There are so many different possibilities when it comes to medications and getting your drive back.  Some of them may not be anything that can be treated with medication.  Many discussions with my doctor have led me to the conclusion that my situational factors are a huge contributor to my depression and no amount of medication is going to get me out.  To get out of my funk, it’s going to require a change in circumstances and a few other possible changes, such as trying to implement Mindfulness (a part of DBT-Dialectical Behavioral Therapy) into my treatment plan, NOT meditation (although it is a form of meditation, but it really is NOT meditation) he just means being able to streamline my thoughts.  My major issues were my job loss and my divorce, both major changes in my life.  Your cancer diagnosis is a HUGE change in your life.  It’s quite possible that medication alone may not be able to get you out of this hole and back to being a “go-getter” again.  There may have to be some additional therapy sessions or even different kinds of therapy, like my doctor suggested because of the life changes, or situational changes.

I know how debilitating the feeling of losing the “go-getter” mentality and attitude can be.  I ask myself everyday why it won’t come back no matter what I do or how hard I try. BUT I have come to the conclusion that the reason it isn’t coming back is because I am dwelling on the fact that it is no longer there!!  My continued ruminations about it not being there and why it won’t come back, and when will it just go away, are not helping me get it back, but are instead just reinforcing the absence.  My doctor was right!  I need to change the way I look at it and think about it and while it is ok for me to be upset about the things I have lost and the way my life has changed, I need to think about what I can do to make my life better using what I have RIGHT NOW.  I may not have my full 100% “go-getter” attitude right now, but I have the idea in my head that I want it back and I want to bring it back.  From your email, t sounds like you WANT IT BACK too!  That is the biggest step, changing your perspective from dwelling on the fact that you lost it and that its gone and never going to get it back again, to I WANT IT BACK!   I want to bring it back and be back to myself again!  No more shadow of myself.  You have already laid the foundation for bringing it back though by recognizing that its gone but you want it back again!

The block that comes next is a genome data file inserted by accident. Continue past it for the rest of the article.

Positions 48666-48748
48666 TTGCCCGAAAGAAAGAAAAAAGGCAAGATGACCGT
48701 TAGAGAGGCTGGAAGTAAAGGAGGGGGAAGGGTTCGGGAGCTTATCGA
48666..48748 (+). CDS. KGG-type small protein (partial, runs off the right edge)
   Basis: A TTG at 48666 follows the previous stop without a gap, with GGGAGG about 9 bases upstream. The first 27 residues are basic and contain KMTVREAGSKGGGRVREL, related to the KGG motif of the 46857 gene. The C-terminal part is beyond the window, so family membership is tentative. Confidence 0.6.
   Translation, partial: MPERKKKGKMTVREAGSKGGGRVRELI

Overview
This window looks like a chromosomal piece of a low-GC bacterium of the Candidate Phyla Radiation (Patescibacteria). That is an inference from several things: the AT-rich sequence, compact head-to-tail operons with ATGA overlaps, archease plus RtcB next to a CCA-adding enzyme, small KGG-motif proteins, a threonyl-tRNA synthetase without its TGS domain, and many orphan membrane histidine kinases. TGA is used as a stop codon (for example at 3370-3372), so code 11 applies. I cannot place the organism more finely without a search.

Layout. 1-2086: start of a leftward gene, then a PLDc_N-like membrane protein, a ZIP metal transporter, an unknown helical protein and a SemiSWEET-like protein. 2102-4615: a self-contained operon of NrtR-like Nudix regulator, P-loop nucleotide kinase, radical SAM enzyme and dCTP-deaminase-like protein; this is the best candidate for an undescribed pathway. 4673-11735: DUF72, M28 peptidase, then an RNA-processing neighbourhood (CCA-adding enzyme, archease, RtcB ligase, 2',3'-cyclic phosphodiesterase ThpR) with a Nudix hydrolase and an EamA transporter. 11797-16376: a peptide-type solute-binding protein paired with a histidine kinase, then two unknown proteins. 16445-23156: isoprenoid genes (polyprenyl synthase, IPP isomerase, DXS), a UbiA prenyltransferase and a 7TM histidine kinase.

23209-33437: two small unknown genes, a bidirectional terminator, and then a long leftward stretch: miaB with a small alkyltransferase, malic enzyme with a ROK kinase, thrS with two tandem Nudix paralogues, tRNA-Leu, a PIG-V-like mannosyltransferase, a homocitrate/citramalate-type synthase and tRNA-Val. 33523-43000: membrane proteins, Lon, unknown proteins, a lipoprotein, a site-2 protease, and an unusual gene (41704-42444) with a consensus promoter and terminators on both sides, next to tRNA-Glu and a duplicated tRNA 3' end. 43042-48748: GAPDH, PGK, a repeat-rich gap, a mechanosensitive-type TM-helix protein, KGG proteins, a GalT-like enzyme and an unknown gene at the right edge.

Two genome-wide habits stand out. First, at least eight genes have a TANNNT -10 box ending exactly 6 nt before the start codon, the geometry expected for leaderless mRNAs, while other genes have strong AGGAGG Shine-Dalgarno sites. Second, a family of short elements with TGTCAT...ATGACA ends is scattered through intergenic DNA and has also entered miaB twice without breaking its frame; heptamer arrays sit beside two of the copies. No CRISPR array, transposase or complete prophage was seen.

I don’t have the answers to if you should take the Wellbutrin or not.  I can’t tell you it will work wonders and bring you back to your old self.  I wish I could, but unfortunately, when it comes to medicine and medication, everybody is so different that no one can predict 100% what anyone’s reaction to the Wellbutrin will be.  I can’t tell you with any certainty how to bring back your “go-getter” attitude, but I can give you some tips.  The rest is up to your body’s biology and your willingness and attitude to try doing things that you haven’t tried yet.  I kept trying the same things over and over and kept wondering why I wasn’t making any progress.  Well, I wasn’t making any progress because I was trying the wrong things and getting the same results over and over.

I can definitely see that you truly want to get back to your old self, and many people, once they are diagnosed with cancer, never adopt that attitude unfortunately.  Talk with your doctor, about EVERYTHING.  Look up Wellbutrin and read over the information and the warnings and decide for yourself if that is something you would want to try.  (I suggest  Only YOU can make the decision on if you want to try the medication or not.  It’s your body after all.  You can try it and if it doesn’t work, try other options.  Or, before trying Wellbutrin, ask your doctor if there ARE other alternatives.  My doctor is great about giving me a few different options so that I can pick the one I feel the most comfortable with.  Ask him about any thing he would recommend that you could do NON MEDICATION wise to help you bring back that frame of mind.  If you want to learn about DBT and Mindfulness, I have several YouTube videos and worksheets to help you learn on my personal website and YouTube channel (   The key is being open and honest with your doctor.  You have the desire and the will.  I have given you a few ideas and tips, but you are already on the right path, so its just a matter of keeping that mindset and running with it!  Try making a list of things you would LOVE to accomplish one day and then take that list out and pick one of them. Each day take one step toward achieving that accomplishment, then maybe a week or two later, try taking 2 steps each day, or pick out a second thing and do one step for each of your goals every day.  Starting small might help you get back to being goal oriented and excited about things again, and might just jump start the attitude also!

Good luck with all of  your decisions.  I have the highest hopes that you are going to get that spark back!!!!

In the meantime, if you have any questions, feel free to email me at